Frequently asked questions about containers
What's the difference between Linux and Windows Server containers?
Linux and Windows Server both implement similar technologies within their kernel and core operating systems. The difference comes from the platform and workloads that run within the containers.
When a customer uses Windows Server containers, they can integrate with existing Windows technologies, such as .NET, ASP.NET, and PowerShell.
What are the prerequisites for running containers on Windows?
Containers were introduced to the platform with Windows Server 2016. To use containers, you'll need either Windows Server 2016 or the Windows 10 Anniversary update (version 1607) or newer. Read the System Requirements to learn more.
What are WCOW and LCOW?
WCOW is short for "Windows containers on Windows." LCOW is short for "Linux containers on Windows."
How are containers licensed? Is there a limit to the number of containers I can run?
The Windows container image EULA describes a usage that depends on a user having a validly licensed host OS. The number of containers a user is allowed to run depends upon the host OS edition and the isolation mode a container is being run with, as well as whether these containers are running for dev/test purposes or in production.
|Host OS||Process-isolated container limit||Hyper-V-isolated container limit|
|Windows Server Standard||Unlimited||2|
|Windows Server Datacenter||Unlimited||Unlimited|
|Windows 10 Pro and Enterprise||Unlimited (for test or development purposes only)||Unlimited (for test or development purposes only)|
|Windows 10 IoT Core and Enterprise||Unlimited*||Unlimited*|
Windows Server container image usage is determined by reading the number of virtualization guests supported for that edition.
As a developer, do I have to rewrite my app for each type of container?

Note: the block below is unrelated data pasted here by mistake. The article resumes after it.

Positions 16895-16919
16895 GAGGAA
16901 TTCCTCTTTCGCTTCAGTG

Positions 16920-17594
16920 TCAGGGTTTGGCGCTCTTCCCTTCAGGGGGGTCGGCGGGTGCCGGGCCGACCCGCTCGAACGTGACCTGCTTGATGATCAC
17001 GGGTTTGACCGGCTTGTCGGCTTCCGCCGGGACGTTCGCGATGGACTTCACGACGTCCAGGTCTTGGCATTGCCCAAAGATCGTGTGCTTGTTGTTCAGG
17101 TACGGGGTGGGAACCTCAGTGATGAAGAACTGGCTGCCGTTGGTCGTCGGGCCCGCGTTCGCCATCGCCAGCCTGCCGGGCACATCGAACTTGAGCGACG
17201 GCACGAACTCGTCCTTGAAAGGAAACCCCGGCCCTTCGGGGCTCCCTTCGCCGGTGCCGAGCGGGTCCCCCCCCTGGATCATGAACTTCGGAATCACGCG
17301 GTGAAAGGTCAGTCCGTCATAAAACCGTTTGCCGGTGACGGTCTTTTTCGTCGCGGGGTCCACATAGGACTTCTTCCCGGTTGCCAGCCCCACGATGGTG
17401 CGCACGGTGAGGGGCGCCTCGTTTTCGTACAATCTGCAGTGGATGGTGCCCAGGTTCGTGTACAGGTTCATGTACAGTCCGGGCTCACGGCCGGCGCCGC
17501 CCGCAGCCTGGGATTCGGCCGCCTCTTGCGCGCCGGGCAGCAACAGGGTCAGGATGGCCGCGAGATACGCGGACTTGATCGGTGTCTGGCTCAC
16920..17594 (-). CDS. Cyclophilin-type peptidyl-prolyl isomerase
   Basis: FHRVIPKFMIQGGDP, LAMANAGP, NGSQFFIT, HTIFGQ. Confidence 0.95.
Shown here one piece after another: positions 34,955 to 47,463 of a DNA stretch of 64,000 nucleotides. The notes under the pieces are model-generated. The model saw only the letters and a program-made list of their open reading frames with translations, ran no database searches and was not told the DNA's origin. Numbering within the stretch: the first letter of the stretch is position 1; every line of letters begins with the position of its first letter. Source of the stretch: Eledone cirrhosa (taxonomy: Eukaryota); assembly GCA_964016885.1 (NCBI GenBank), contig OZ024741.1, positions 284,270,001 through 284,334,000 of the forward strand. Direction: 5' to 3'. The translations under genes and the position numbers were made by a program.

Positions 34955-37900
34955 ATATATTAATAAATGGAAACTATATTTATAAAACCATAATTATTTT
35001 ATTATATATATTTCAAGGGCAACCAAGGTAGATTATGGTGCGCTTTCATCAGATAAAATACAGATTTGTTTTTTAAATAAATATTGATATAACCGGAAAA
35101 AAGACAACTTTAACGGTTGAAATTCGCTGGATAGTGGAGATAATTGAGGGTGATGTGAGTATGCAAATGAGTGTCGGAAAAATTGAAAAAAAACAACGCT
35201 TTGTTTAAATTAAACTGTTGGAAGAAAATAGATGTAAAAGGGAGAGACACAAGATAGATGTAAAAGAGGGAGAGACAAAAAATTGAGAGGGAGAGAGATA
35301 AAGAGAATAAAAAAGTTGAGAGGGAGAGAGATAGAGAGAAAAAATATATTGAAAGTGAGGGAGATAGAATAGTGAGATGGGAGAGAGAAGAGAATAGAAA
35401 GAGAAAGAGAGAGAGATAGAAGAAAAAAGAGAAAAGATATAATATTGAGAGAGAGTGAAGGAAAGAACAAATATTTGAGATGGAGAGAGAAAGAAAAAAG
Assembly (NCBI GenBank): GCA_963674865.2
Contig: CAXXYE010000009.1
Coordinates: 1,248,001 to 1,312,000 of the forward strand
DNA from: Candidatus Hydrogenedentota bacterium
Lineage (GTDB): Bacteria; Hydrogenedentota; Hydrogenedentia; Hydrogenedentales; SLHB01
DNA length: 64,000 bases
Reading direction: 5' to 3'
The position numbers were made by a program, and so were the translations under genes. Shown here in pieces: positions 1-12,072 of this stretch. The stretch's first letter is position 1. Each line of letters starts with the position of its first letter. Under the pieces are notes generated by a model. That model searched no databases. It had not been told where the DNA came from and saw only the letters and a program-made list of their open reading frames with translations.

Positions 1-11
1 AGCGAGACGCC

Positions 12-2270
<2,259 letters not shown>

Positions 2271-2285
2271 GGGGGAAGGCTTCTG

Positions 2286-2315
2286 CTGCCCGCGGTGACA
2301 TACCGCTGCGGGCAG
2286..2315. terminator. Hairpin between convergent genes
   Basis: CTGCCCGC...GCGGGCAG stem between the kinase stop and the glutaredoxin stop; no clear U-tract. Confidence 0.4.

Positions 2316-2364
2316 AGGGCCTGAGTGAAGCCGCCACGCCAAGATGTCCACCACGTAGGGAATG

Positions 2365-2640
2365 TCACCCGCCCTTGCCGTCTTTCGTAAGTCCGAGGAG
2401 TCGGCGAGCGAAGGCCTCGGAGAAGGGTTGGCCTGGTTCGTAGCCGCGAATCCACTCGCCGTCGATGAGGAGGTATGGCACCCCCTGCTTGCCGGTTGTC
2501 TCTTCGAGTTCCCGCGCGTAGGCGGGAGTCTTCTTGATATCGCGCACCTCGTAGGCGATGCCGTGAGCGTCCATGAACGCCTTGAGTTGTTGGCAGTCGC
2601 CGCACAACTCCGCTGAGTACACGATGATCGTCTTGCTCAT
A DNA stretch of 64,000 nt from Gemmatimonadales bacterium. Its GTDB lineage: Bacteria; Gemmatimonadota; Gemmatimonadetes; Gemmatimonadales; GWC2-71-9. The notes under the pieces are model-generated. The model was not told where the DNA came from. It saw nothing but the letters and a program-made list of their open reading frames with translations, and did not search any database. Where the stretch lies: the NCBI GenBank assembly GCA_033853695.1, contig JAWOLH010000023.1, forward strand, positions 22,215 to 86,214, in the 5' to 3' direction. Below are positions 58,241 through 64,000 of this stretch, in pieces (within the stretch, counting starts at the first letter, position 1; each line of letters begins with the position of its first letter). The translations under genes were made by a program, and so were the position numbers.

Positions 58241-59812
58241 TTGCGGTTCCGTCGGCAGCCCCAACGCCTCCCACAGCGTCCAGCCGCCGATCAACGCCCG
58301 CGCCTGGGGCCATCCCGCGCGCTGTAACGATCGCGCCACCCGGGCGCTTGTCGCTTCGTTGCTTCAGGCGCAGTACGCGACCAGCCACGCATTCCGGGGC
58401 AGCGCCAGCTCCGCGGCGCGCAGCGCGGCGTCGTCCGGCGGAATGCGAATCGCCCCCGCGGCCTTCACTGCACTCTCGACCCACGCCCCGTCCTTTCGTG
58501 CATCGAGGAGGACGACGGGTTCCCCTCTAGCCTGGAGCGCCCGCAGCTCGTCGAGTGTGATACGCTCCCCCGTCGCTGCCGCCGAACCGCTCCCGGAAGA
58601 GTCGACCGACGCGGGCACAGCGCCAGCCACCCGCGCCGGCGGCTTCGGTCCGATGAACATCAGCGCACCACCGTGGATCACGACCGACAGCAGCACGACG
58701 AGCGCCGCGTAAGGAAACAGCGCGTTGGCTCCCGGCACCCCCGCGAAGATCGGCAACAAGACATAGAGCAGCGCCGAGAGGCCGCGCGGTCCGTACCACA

No. Windows container images are common across both Windows Server containers and Hyper-V isolation. The choice of container type is made when you start the container. From a developer standpoint, Windows Server containers and Hyper-V isolation are two flavors of the same thing. They offer the same development, programming, and management experience, and are open and extensible and include the same level of integration and support with Docker.
A developer can create a container image using a Windows Server container and deploy it in Hyper-V isolation or vice-versa without any changes other than specifying the appropriate runtime flag.
Windows Server containers offer greater density and performance for when speed is key, such as lower spin-up time and faster runtime performance compared to nested configurations. Hyper-V isolation, true to its name, offers greater isolation, ensuring that code running in one container can't compromise or impact the host operating system or other containers running on the same host. This is useful for multitenant scenarios with requirements for hosting untrusted code, including SaaS applications and compute hosting.
Can I run Windows containers in process-isolated mode on Windows 10?
Starting with the Windows 10 October 2018 update, you can run a Windows container with process isolation, but you must first directly request process isolation by using the
--isolation=process flag when running your containers with
docker run. Process-isolation is compatible on Windows 10 Pro, Windows 10 Enterprise, Windows 10 IoT Core and Windows 10 IoT Enterprise.
If you want to run your Windows containers this way, you'll need to make sure your host is running Windows 10 build 17763+ and you have a Docker version with Engine 18.09 or newer.
Aside from on IoT Core and IoT Enterprise hosts (after accepting additional terms and restrictions), this feature is only meant for development and testing. You should continue to use Windows Server as the host for production deployments. By using this feature, you must also ensure that your host and container version tags match, otherwise the container may fail to start or exhibit undefined behavior.
How do I make my container images available on air-gapped machines?
Windows container base images contain artifacts whose distribution is restricted by license. When you build on these images and push them to a private or public registry, you'll notice the base layer is never pushed. Instead, we use the concept of a foreign layer that points to the real base layer residing in Azure cloud storage.
This can complicate things when you have an air-gapped machine that can only pull images from the address of your private container registry. In this case, attempts to follow the foreign layer to get the base image won't work. To override the foreign layer behavior, you can use the
--allow-nondistributable-artifacts flag in the Docker daemon.
Usage of this flag shall not preclude your obligation to comply with the terms of the Windows container base image license; you must not post Windows content for public or third-party redistribution. Usage within your own environment is allowed.
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